To mark World AIDS Day, the Bristol-Myers Squibb Foundation today
announced 16 grants totaling $3.5 million for programs in Africa that
strengthen HIV services for adolescents and the elderly, raise awareness
and access to health care for women co-diagnosed with HIV and breast or
cervical cancer, and build community capacity and integrate treatment
for HIV/tuberculosis (TB) co-infection.
The grants, both new and extensions for ongoing programs, were awarded
through the Foundation’s landmark Secure the Future®
initiative, which brings community-based care and support to people with
living with HIV in sub-Saharan Africa. Since its launch in 1999, Secure
the Future has awarded more than $183 million in grants to more than
“The Bristol-Myers Squibb Foundation joins with our existing and new
partners to continue working toward a world that is free of HIV,” says
John Damonti, president, Bristol-Myers Squibb Foundation. “Through these
grants, the Foundation and its partners are helping to ensure that
HIV-positive youth and the elderly in Africa continue to receive
much-needed care and support, and that women who are co-infected with
HIV and cervical or breast cancer have information and access to
potentially lifesaving screening and treatment. In addition, given the
close correlation between HIV infection and TB, it is essential that we
work with our partners to continue strengthening community programs and
approaches that integrate both diseases.”
Adolescents and the elderly
Adolescents in Africa often have difficulty accessing treatment for HIV
and other health and psychosocial services. In addition, stigma and
other barriers result in many youth being lost to care even before
beginning treatment or immediately after testing positive for HIV.
Africa also has a growing population of elderly people who are
HIV-positive as a result of greater access to antiretroviral therapies
and a general increase in the aging population. This trend has
implications for policy, planning and practice. Most research and data
have focused on the effects of the epidemic on children, youth and
prime-age adults, but there is a need for studies that investigate
patients 50 and older.
Grants for programs that address care and support of adolescents living
with HIV will be implemented by Children’s Radio Project, South Africa;
Sinomlando Project, South Africa; and AfricAid Zvandiri, Zimbabwe.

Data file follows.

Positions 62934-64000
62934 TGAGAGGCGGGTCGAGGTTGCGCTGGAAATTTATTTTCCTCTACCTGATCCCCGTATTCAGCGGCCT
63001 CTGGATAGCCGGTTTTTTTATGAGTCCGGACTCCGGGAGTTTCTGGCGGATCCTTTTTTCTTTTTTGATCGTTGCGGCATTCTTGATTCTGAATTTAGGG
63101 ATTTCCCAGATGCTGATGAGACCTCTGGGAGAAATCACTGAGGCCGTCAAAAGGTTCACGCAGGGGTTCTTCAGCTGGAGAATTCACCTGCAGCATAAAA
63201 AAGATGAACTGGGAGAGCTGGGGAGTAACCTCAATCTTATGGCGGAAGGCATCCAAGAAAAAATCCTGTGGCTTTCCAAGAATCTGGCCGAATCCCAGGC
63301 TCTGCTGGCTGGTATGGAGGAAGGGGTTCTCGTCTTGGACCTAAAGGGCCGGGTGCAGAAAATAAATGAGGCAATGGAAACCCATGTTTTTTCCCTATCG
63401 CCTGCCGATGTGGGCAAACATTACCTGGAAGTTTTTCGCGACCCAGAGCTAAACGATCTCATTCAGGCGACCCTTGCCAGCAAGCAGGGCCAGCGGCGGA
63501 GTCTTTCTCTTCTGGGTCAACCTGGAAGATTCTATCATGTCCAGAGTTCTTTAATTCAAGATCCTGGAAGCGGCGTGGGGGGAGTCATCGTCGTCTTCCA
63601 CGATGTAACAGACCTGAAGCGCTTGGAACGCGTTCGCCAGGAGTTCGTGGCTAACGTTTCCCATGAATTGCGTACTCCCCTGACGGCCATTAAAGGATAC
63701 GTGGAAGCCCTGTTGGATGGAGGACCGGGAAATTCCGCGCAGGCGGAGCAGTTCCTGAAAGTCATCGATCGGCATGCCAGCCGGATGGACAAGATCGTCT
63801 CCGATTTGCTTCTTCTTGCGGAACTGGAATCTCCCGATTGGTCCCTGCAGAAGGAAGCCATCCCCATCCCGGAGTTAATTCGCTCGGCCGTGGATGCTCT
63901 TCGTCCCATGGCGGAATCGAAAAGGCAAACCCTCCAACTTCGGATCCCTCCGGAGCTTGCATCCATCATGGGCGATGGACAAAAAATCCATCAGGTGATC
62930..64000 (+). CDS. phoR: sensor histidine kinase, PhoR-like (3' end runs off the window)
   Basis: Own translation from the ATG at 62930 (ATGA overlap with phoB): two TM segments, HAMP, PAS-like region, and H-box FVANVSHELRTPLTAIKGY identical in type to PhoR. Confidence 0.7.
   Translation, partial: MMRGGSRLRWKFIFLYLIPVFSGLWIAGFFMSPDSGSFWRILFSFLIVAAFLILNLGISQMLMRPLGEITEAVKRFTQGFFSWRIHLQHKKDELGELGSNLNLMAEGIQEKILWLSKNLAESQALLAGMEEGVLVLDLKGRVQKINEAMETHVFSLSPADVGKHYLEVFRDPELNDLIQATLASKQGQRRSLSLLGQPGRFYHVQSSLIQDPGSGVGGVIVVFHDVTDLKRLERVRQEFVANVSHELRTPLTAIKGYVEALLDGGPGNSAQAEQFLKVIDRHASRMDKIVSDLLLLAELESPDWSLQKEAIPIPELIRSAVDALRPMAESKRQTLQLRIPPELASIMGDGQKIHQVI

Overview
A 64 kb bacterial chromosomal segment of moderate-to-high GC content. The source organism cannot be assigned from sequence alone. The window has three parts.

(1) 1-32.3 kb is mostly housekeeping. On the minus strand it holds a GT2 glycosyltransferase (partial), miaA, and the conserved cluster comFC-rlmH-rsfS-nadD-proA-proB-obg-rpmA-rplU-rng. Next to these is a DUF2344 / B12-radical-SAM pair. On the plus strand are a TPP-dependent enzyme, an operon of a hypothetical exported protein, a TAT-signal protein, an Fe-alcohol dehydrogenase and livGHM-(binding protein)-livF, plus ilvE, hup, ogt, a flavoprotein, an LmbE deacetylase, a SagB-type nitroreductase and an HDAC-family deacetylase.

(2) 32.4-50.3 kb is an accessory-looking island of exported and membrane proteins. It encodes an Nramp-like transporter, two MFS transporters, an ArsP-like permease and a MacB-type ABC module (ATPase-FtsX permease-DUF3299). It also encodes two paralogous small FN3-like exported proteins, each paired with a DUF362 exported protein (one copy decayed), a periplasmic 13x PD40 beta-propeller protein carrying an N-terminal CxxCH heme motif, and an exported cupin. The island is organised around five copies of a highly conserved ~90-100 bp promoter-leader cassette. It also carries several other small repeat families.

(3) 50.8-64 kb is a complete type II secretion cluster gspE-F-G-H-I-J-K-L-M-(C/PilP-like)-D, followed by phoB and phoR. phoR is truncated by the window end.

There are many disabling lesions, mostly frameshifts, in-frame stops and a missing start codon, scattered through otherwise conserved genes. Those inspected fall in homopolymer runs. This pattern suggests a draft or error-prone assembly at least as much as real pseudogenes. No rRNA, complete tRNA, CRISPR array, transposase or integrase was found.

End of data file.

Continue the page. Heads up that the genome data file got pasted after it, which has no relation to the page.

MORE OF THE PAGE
Studies of HIV prevention practices among adults 50 and older and
HIV/cancer co-infection among the elderly will be implemented by the
University of Cape Town’s Institute of Ageing in Africa and Catholic
University of Health and Allied Sciences, Tanzania.
HIV and Female Cancers
In sub-Saharan Africa, cervical and breast cancers are the leading
causes of cancer death among women. The rate of cervical cancer among
women living with HIV is three times higher than those who are not
HIV-positive, primarily because of co-infection with the human
papillomavirus (HPV), which causes cervical and other gynecological
cancers. An estimated 60% to 80% of women in sub-Saharan Africa who are
living with HIV are infected with HPV. The Bristol-Myers Squibb
Foundation and Pink Ribbon Red Ribbon (PRRR), a global partnership
fighting women’s cancers, have been working together to reduce the rate
of female cancers among women who are co-infected with HIV.
Eight organizations have received grants that will continue to build
knowledge about HIV and cancer, increase HIV/cervical/breast cancer
screening and diagnosis efforts and strengthen the Foundation’s
collaboration with PRRR. Programs will be implemented by Tanzania Youth
Alliance; Medical Women Association of Tanzania; Mbeya HIV/AIDS Network,
Tanzania; Tanzania Marketing and Communications; Mathiwos
Wondu-YeEthiopia Cancer Society, Ethiopia; Doctors With Africa CUAMM,
Tanzania; Sex Workers Education and Advocacy Task Force, South Africa;
and Forum for African Women Educationalists Swaziland Chapter.
HIV and Tuberculosis
In countries with high levels of HIV, such as those in sub-Saharan
Africa, about 80% of people with TB also have HIV. Globally, TB is among
the deadliest diseases and a leading killer of people living with HIV.
Since it was launched in 1999, the Foundation’s Secure the Future
initiative has been committed to helping patients with TB who also have
HIV. For the past three years, the Foundation has been collaborating
with the World Health Organization’s (WHO) Global TB Program on
ENGAGE-TB, a program to strengthen community-based care for patients who
have TB and for those co-infected with HIV.
Grants to partners who are building capacity within communities for
integrated HIV/TB screening, diagnosis and treatment will be implemented
by Consortium of Christian Relief & Development Association, Ethiopia;
National University of Lesotho Consuls Unit; and Grassroots Poverty
Alleviation Program, Kenya.
About the Bristol-Myers Squibb Foundation
The mission of the Bristol-Myers Squibb Foundation is to help reduce
health disparities by strengthening community-based health care worker
capacity, integrating medical care and community-based supportive
services, and mobilizing communities in the fight against disease.
For more information about the Bristol-Myers Squibb Foundation, please
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